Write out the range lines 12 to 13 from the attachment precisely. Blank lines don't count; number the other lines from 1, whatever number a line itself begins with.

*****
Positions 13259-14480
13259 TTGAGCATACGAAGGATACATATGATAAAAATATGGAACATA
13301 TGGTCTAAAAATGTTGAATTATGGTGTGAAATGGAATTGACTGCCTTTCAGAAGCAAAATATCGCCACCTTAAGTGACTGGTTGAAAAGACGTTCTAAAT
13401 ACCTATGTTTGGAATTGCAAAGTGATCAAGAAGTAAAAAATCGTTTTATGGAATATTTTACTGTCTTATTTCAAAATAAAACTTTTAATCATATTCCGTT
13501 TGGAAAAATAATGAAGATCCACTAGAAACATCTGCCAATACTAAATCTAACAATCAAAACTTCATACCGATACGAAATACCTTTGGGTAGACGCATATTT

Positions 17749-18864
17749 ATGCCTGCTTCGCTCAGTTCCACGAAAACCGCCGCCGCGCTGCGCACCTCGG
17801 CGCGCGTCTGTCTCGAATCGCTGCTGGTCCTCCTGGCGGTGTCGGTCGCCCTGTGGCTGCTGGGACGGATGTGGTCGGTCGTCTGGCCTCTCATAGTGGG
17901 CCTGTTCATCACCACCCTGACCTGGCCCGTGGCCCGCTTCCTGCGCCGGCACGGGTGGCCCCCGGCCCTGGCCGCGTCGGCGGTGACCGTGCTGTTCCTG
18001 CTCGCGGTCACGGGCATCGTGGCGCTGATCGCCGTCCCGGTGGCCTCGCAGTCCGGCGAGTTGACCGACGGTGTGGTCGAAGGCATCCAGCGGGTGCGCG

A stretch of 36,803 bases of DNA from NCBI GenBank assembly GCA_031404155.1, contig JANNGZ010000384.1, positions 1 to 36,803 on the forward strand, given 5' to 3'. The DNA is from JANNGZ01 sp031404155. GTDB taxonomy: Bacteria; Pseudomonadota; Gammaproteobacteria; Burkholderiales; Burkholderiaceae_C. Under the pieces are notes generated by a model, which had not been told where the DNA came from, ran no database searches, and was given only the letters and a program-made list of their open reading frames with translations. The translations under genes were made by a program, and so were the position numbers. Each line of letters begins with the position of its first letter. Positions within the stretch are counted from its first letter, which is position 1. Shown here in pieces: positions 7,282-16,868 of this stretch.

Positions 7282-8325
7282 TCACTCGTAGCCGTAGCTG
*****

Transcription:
Positions 7282-8325
7282 TCACTCGTAGCCGTAGCTG